The third of January.

Papaw carried Josh on a pillow.

In 1985, my little brother, Joshua, was born in the wee hours of the morning on January 3rd. He was tiny and bruised and grouchy, with a large set of lungs and a longing to be held constantly. When my brother was a baby, my mother’s father would carry him around on a pillow because he was afraid he might break him. I was so very excited to be a big sister, and so very scared because my mother was battling cancer — I was haunted by nightmares that she might die. Perhaps that was why I felt so responsible for taking care of him, even from the very beginning.

Little Josh in a WATO shirt.

I would crawl under my brother’s bassinet, tackle-hug him to the ground, and pester him mercilessly as only a big sister could. Later, he would knock at my door, keep me awake at night, and want to be involved in everything I did, as only a little brother could. We shared adventures, toys, games, secrets, excitement, history, trials, difficulties, separations, and tears, both in childhood and adulthood. Today, he turns twenty-seven, surrounded by a new family, sporting a sense of clarity that I am pleased and proud to see. And I know we have many more adventures ahead of us.

Papaw and me drinking coffee by the fireplace.

In 2002, my maternal grandfather, James Wilhoit, passed away in the wee hours of the morning on January 3rd. In many ways, my maternal grandparents both helped raised me, and I saw Papaw as a surrogate father. I spent summers with them, weeks of the year when my mother was working, random months when the retreat home was much needed. Papaw taught me how to play poker, how to solve problems creatively, how to construct crazy pumpkin sculptures for Halloween, how to call the Bob Whites, how to read the lessons in nature. He also taught me that chocolate heals all, that we all struggle with patience, and that we can all be strong when we have to be, and gentle when we need to be.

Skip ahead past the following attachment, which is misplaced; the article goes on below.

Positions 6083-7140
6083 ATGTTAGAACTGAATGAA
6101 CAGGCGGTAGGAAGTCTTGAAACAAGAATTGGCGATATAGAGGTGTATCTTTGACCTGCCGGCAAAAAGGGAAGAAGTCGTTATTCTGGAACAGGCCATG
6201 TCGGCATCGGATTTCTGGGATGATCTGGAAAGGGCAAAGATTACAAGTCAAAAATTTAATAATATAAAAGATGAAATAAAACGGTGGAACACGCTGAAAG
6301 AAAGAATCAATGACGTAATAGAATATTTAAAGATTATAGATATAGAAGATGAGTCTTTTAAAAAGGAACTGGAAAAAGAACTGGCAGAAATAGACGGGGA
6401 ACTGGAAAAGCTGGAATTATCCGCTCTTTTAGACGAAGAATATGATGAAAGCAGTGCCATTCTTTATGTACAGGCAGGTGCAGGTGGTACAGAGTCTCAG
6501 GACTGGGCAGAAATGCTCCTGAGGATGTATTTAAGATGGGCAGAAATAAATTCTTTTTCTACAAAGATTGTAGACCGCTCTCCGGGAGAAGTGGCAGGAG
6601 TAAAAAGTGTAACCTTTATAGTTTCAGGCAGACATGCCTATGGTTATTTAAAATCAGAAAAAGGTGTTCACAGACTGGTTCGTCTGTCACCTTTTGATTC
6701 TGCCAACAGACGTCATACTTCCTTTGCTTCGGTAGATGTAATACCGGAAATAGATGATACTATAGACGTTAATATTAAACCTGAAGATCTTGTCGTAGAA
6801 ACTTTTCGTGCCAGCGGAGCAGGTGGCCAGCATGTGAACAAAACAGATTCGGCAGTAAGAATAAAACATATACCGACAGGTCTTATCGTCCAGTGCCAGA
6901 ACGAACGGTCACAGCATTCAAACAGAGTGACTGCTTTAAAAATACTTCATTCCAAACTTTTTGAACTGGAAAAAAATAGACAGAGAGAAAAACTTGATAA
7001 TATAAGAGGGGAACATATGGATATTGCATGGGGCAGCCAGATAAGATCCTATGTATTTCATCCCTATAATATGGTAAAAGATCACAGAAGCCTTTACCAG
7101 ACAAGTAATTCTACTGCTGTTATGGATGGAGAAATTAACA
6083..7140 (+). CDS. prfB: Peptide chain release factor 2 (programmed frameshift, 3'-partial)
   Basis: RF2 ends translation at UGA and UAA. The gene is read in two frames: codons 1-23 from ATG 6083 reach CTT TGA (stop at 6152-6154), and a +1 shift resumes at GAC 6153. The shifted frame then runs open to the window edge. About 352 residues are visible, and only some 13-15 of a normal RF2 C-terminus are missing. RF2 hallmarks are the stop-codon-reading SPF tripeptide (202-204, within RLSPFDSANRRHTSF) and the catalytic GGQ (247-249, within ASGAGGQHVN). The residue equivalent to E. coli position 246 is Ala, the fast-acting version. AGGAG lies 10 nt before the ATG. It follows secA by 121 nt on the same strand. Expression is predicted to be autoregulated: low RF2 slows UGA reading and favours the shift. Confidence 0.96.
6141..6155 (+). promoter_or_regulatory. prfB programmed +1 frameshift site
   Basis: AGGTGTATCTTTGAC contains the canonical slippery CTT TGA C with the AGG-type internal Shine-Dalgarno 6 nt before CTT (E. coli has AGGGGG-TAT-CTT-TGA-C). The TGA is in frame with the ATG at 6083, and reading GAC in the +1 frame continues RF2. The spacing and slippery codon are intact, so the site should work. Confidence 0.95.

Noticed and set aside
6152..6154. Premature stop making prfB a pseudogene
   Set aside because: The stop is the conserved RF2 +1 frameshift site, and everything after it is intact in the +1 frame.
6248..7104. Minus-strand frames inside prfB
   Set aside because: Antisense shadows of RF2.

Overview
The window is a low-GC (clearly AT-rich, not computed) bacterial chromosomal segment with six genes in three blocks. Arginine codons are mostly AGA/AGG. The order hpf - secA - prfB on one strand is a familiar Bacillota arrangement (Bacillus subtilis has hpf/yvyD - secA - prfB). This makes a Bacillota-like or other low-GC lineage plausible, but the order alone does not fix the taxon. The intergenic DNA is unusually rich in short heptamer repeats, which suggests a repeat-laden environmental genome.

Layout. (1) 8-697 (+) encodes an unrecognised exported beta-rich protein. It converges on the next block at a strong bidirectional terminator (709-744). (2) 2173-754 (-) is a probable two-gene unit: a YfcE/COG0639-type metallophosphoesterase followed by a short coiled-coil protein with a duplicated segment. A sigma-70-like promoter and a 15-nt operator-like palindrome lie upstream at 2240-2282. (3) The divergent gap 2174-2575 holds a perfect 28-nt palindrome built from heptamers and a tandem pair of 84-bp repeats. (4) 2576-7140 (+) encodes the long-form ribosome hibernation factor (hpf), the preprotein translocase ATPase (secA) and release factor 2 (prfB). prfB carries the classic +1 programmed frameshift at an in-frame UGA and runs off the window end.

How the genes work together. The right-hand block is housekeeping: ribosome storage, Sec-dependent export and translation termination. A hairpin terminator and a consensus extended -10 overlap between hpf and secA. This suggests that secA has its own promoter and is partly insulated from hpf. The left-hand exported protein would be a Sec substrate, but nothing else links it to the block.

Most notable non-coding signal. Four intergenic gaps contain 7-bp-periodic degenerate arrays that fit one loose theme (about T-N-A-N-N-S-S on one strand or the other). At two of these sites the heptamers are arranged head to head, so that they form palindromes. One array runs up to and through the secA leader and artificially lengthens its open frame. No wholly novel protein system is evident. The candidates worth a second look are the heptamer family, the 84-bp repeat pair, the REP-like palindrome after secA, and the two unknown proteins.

Home for a visit from college.

Most of all, my Papaw taught me about magic. He brought me roses from the garden and told me to look for the tiny woman inside like in The Little Prince. He made the Last Unicorn appear on the television whenever I wanted it. He cured my warts with green bean leaves. He gave me a car that I could drive for a quarter of a million miles and it would not die — maybe because I kept his family bible in its glove compartment. And yes, I understand that his magic was really just love, but that is — in my humble opinion — the best kind of magic.

Grandma Asdell holds a little baby Devon.

In 2012, my paternal grandmother, Elinor Asdell, passed away in the wee hours of the morning on January 3rd. Grandma Asdell lived out West — in Arizona, California, Oregon at different times — so I didn’t get to see her very much at all. I saw her when I was a little baby and we were still living in Phoenix, Arizona, and then she came to visit me when I was a teenager and living in East Tennessee. And she would always send me birthday cards, Christmas cards, letters, emails, and Facebook messages.

Grandma Asdell visiting a high school Devon

In many ways, the love my Grandma Asdell gave me was a very healing sort of love. It was unconditional, it was stubborn, it defied the geographical and emotional boundaries that separated us, and it let me know that, no matter what, I had a grandmother on the other side of the country who loved me completely. I didn’t have to do anything to earn that love — and as the abysmal correspondent and ungrateful child I often was, I’m sure I didn’t do anything to deserve it. Still, she gave, and gave, and gave. And if the outpouring of kind messages in the wake of her death are any indication, she gave this sort of stubborn love to everyone in her life, to everyone she cared about. It’s a wonderful legacy to leave behind.

The third of January has a history in my family — both of incredible joy, and of incredible loss. No matter the occasion, however, January 3rd is a date during which I can celebrate the amazing legacy of love from my family — a legacy I can carry like a light to share with the world.

Comments are closed.